Thomas Turner completed his undergraduate degree in chemical engineering at the University of Florida. He joined Dr. Botchwey’s lab in 2017. Thomas’ work focuses on developing new immune autotherapies for treatment of volumetric muscle loss. In ongoing collaborative work, his is interested in applying these concepts to develop a therapeutic strategy to improve the vascularization and integration of surgical flaps. He is also working on a study to describe lipid features of mesenchymal stem cells and Car-T cells to predict therapeutic potency.
Nathan received his B.S. in Chemical Engineering from Virginia Tech in 2010. He joined the Botchwey lab in fall of 2010. Nathan’s primary research interest is understanding the roles of sphingolipid metabolism in red blood cell physiology and pathology. To achieve this, Nathan has used LC-MS/MS lipidomic analysis to quantify sphingolipid concentrations in red blood cells under different conditions. This includes normal genotype and sickle genotype red blood cells. He has also used computational systems biology techniques to construct and analyze models of red blood cell sphingolipid metabolism to better understand the regulation of the metabolic network.
Jack Krieger received a B.S. in engineering physics from the University of Illinois at Urbana-Champaign in 2012 and joined Dr. Botchwey’s lab at Georgia Tech later that fall. His research interest is manipulating inflammation to augment healing of injured tissues. To achieve this end, Jack is involved in collaborative work developing hydrogel materials that release immunomodulatory molecules at sites of injury. Jack’s recent studies demonstrate that pro-regenerative inflammation and microvascularization are achieved by hydrogel-mediated delivery of immunomodulatory proteins and synthetic sphingolipid analogs.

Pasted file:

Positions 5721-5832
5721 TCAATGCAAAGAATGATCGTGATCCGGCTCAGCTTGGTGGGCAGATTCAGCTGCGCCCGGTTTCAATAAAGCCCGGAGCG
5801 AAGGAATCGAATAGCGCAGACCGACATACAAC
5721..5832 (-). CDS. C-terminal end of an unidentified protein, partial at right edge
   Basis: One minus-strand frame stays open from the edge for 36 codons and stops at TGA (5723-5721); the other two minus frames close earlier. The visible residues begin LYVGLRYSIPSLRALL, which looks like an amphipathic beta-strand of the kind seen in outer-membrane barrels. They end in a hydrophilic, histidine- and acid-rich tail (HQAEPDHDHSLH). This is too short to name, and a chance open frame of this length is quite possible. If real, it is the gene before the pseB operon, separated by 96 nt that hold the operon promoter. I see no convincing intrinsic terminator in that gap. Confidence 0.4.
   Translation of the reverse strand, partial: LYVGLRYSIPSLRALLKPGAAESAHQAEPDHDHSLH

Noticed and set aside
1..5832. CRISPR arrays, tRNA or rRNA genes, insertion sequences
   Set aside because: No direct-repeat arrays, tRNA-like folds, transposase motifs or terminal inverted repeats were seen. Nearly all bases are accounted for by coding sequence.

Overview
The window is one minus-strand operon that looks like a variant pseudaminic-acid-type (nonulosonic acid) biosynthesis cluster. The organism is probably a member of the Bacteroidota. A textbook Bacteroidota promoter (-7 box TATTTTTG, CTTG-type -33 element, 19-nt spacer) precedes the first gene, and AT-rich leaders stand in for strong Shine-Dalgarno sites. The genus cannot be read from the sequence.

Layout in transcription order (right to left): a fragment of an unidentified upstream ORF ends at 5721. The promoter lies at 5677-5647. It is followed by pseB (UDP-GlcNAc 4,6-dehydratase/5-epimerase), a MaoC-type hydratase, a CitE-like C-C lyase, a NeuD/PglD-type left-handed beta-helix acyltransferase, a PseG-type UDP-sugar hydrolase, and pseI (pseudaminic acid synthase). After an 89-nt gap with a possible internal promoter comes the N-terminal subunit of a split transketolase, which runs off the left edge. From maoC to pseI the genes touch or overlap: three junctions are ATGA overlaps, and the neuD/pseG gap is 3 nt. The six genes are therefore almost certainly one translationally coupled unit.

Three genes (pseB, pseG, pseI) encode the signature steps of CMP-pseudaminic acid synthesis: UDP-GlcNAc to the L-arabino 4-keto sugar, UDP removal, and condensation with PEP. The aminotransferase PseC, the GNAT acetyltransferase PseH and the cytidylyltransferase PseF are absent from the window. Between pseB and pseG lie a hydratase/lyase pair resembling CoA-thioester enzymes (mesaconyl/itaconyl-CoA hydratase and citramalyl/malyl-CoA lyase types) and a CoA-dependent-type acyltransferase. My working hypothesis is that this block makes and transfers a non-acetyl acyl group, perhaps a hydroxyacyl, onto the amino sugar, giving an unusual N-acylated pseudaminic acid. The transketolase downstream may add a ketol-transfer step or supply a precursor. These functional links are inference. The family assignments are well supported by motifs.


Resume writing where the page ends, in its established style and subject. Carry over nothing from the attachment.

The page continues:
In ongoing work, Jack is focused on rotator cuff tears, specifically how post-injury inflammation affects rotator cuff muscle health and whether immunomodulatory strategies can improve muscle function.
In his spare time, Jack can be found outside or watching live music.
Caitlin Powell Sok completed her undergraduate degree in biomedical engineering at Case Western Reserve University in Cleveland. She is in the MD/PhD program at Emory University and joined Dr. Botchwey’s lab in 2013. Caitlin’s work focuses on developing materials that tune the inflammatory response after injury to promote tissue healing and repair. In recently published work, she demonstrated that local delivery of specialized proresolving lipid mediators modulate immune cell recruitment and enhance post-injury vascular remodeling. In ongoing collaborative work, Caitlin is interested in creating a combined-delivery hydrogel system that is able to promote acceptance of transplanted tissue.
Jada Selma completed her undergraduate degree in biomedical engineering at Mississippi State University in Starkville, MS. She joined Dr. Botchwey’s lab in 2012. Jada’s work focuses on elucidating the underlying cellular and molecular mechanisms behind pathological bone remodeling in sickle cell disease (SCD). Previous transgenic sickle mouse model studies have shown that increased osteoclast activity and reduced mesenchymal stem cell (MSC) differentiation into osteoblasts contributes broadly to sickle bone disease (SBD). However, Jada’s project aims to link SBD to the finding that sphingolipid metabolism is dysregulated in SCD. Sphingosine 1-phosphate (S1P), a type of sphingolipid that is upregulated in SCD, directs a wide array of cellular processes including, migration, cell-cell adhesion, survival, and proliferation. S1P has also been found to direct MSCs towards an osteogenic lineage and modulates their migration. Moreover, Jada is also investigating the role of cell-derived microparticle internalization by osteoclastic precursors in contributing to pathologic bone resorption in SCD due to increased inflammation and proteolytic activity. In ongoing collaborative work, Jada is interested in applying these concepts to determine potential therapeutic targets for SBD as well as to improve MSC therapy for other bone disorders